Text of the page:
by Bryan Renbaum, Maryland Reporter.com
Maryland’s business leaders said they are cautiously optimistic about the numbers in the federal government’s latest jobs report-which comes about three-and-half months after Maryland and many other states began implementing restrictions aimed at preventing the spread of the coronavirus.
Thereportwas released by the U.S. Department of Labor on Thursday morning. It said that in June 4.8 million jobs were added to the economy and that the unemployment rate dropped from 13.3 percent to 11.1 percent. Analysts had predicted that the report would show that about 3 million jobs were added. The economygrewby 2.5 million jobs in May, according to the department.
Marylandadded29,800 jobs in May and the state’s unemployment rate dropped from 10.1 percent to 9.9 percent, according to the Maryland Department of Labor. The state’s June jobs numbers will not be released until later this month.
“We are pleased to see these national indicators that suggest that the economy is moving in a positive direction,” Maryland Chamber of Commerce President and CEO Christine Ross told MarylandReporter.com in an email on Thursday.
“Still, we are anxious as we watch how other states across the country continue to grapple with containing the virus and what that might mean for reopening and economic recovery overall. While many are back to operating, at least in a limited capacity, small businesses in Maryland continue to struggle in overcoming challenges as we move through Maryland’s phases of reopening. These include issues that we’ve been tackling for many months like cash flow and liquidity, as well as new ones like how to restore public trust and build consumer confidence.”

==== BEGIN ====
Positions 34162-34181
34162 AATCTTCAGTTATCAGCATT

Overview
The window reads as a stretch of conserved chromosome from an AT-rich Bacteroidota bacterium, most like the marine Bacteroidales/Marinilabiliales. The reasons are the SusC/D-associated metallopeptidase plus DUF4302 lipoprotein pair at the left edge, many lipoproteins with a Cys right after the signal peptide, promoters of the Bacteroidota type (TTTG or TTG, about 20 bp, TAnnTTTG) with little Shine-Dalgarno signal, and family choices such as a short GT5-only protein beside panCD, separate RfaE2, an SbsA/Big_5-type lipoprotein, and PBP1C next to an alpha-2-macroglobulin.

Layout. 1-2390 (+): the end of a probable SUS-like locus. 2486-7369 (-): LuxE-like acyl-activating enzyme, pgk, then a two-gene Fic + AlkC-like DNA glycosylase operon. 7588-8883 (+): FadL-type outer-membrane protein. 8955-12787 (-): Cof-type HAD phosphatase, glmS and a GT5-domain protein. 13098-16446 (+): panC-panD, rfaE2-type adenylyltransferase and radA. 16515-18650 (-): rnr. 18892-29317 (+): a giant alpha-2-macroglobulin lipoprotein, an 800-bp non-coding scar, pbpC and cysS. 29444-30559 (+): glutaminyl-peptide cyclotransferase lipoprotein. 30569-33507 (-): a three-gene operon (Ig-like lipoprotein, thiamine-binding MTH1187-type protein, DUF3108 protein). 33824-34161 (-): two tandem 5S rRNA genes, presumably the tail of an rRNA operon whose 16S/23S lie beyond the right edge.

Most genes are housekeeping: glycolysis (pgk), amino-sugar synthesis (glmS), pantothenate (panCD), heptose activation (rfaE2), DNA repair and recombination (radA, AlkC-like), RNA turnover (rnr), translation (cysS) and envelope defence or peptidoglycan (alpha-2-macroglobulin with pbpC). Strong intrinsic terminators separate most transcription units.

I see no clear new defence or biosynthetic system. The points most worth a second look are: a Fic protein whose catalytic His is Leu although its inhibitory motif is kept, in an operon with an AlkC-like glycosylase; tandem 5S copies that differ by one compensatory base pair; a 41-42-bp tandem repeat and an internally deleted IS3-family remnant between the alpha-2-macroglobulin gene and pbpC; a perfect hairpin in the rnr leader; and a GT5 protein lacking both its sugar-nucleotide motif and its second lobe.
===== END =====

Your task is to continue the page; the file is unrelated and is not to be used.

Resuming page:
“The jobs report is favorable,” Howard County Chamber of Commerce President and CEO Leonardo McClarty said. “However, what it doesn’t speak to are wages and profitability. Many businesses are starting to open but things are still slow for many of them.”
“It’s very encouraging news but I think we need to be very cautious about these national jobs numbers,” National Federation of Independent Business (NFIB) state chair Mike O’Halloran said. “Yes, employers are hiring more workers. But I think its safe to say that many are not working full-time. So, we’re not back to where we were by any stretch.”
O’Halloran said small businesses still have a long road ahead. “And our policymakers need to keep that at the forefront when they’re setting their agendas,” he said.
O’Halloran predicted that Maryland’s June jobs numbers will either mirror the national numbers or fall slightly behind them.
“I expect it to probably track with the national numbers. Frankly, it may even slip a little bit because of a lot of other states in the country have practically no restrictions. So, that means employers can hire back full staff and that staff can work more hours.”
Maryland entered Stage 2 of the state’s recovery plan several weeks ago. Many of the state’s small businesses have reopened. Indoor dining at restaurants is permitted at up to 50 percent capacity. Marylanders can again get a haircut, visit the dentist, or go to a gym or fitness studio. They are required to wear face coverings when shopping at retail establishments or riding public transportation.
There are 68,423 confirmed cases of COVID-19 in Maryland as of Thursday morning, according to the state’s Department of Health, and 3,086 people in Maryland have died from the virus.
The state’s positivity rate is below 5 percent. Nearly 676,000 Marylanders have been tested for COVID-19.